The survey examined the knowledge, attitudes and practices of chefs regarding actions that could be implemented at the restaurant to foster the use of sustainable seafood: (1) respect for minimum landing sizes, using fishes that are larger than the smallest length at which it is legal to land and commercialize them; (2) respect for fishing seasons, using fishes that are caught only when it is legal to catch them; and (3) serving the catch of the day (i.e. using resources that are currently available, embracing local diversity and seasonality, and not focusing exclusively on highly demanded species; Ashoka, 2009).

Chefs’ answers to the questions on the Knowledge (K), Attitudes (A) and Practices (P) sections of the survey (Table 1) were used to estimate K-, A- and P-scores. K-scores were computed by adding the number of correct answers (e.g. the correct definition of minimum landing size), where each correct answer received one point. A-scores were computed by summing the number of responses aligned with pro-sustainable attitudes to seafood. Each favourable answer received one point, regardless of the magnitude of the response (e.g. ‘agree’ vs ‘strongly agree’ or ‘disagree’ vs ‘strongly disagree’). P-scores were computed by summing the number of sustainable seafood practices that chefs claimed to implement at their restaurants at the time of the survey (the veracity of their claims was not tested). The Kruskal–Wallis test (with dunn.test 1.3.5 in R 3.3.2; R Development Core Team, 2018) was used to compare KAP scores of chefs with incomplete and complete culinary training, and chefs ≤ 40 years and > 40 years of age.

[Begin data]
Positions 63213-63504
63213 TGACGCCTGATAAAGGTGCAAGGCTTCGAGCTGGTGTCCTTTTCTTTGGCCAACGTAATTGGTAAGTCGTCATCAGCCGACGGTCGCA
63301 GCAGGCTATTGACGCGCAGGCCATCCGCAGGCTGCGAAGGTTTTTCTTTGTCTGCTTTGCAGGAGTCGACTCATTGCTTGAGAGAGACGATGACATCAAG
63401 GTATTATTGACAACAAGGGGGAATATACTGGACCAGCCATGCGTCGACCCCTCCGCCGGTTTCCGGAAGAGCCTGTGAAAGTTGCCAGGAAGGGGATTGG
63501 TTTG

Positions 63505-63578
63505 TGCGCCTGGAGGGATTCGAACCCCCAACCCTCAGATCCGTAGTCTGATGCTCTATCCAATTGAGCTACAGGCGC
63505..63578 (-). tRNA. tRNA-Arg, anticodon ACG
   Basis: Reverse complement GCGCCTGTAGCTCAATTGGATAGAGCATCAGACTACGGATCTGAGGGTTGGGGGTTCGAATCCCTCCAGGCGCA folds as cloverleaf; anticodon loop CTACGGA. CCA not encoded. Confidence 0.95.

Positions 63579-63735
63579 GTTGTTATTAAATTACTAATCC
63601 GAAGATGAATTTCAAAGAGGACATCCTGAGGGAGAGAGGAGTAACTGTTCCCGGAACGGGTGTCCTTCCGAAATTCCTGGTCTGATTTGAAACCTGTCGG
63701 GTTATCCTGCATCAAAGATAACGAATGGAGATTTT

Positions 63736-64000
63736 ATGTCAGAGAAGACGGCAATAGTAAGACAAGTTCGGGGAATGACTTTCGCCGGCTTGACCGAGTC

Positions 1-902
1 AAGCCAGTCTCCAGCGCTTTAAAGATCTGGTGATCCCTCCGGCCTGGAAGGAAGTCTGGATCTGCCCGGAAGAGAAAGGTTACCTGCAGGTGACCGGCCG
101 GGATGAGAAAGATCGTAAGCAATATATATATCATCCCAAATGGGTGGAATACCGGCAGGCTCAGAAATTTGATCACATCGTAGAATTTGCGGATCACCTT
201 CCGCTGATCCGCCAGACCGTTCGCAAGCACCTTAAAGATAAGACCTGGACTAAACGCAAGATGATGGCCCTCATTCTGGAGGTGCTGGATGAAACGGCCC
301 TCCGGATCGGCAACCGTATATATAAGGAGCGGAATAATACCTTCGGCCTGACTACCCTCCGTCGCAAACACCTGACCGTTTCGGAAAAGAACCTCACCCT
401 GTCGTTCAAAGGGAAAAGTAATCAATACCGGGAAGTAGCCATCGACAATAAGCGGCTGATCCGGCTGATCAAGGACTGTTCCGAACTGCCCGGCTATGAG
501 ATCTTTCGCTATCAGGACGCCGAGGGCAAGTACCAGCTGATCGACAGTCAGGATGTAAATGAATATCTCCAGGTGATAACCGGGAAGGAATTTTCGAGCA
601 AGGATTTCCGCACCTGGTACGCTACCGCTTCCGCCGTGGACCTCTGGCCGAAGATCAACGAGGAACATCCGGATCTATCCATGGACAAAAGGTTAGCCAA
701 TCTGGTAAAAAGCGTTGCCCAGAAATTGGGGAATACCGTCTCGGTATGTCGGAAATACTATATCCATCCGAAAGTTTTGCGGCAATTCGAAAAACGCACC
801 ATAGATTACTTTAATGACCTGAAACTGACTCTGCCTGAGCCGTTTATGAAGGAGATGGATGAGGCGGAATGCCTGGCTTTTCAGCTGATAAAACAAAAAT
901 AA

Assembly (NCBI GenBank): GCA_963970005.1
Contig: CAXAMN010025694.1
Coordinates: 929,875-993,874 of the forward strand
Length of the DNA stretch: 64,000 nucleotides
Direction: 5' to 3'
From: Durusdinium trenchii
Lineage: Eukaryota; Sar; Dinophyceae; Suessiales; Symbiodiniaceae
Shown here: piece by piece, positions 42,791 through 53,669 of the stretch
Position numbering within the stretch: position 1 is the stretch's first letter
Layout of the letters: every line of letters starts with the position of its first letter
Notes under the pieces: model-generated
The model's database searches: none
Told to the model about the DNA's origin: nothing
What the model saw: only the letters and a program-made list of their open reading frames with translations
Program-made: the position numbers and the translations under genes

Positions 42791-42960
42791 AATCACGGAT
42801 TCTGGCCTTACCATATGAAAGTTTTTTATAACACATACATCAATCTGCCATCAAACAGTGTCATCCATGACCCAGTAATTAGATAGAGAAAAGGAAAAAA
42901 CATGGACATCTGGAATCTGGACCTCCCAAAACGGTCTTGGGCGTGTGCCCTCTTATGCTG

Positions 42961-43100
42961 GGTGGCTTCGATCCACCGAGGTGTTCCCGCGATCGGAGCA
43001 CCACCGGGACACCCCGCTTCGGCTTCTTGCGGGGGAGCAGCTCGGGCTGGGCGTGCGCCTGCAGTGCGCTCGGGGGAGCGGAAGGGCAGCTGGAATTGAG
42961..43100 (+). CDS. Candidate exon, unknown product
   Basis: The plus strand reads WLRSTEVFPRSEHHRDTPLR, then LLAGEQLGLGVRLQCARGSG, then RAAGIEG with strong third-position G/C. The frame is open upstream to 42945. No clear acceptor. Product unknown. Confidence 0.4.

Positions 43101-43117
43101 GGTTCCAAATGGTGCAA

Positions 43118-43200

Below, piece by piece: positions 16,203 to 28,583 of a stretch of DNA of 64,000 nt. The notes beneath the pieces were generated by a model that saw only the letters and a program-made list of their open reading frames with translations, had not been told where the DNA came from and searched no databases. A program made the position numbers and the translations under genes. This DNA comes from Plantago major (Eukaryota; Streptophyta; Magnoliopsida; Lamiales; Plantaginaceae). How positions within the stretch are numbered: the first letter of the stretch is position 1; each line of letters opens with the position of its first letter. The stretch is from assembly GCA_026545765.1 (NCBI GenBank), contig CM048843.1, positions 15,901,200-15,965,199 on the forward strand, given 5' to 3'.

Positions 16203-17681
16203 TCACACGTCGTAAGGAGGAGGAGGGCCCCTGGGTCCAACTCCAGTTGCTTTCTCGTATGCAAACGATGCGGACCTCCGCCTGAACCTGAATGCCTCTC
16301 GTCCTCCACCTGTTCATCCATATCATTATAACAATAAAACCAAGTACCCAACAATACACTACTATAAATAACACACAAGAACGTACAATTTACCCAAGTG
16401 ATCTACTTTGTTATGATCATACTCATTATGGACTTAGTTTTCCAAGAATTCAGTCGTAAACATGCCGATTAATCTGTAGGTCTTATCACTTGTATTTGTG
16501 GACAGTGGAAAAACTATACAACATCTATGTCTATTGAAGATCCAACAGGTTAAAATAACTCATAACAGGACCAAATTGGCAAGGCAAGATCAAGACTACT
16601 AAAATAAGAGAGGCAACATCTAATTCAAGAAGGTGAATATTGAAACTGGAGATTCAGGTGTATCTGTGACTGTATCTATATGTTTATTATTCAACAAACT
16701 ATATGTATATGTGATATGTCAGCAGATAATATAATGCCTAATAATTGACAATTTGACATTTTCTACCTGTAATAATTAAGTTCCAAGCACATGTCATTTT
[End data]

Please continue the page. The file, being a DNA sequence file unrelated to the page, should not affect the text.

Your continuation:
A focus group was conducted with a subgroup of chefs to examine the survey results in-depth. Of > 20 chefs invited to take part in the focus group only three attended, because of limited availability. The principal themes explored were the seafood supply chain, the preferences of consumers, and the power structure within the restaurant. The 1 h 20 minute focus group was recorded, with the consent of the chefs, and later transcribed and coded to identify and analyse internal and external factors relevant to the chefs’ capacity to purchase sustainable seafood.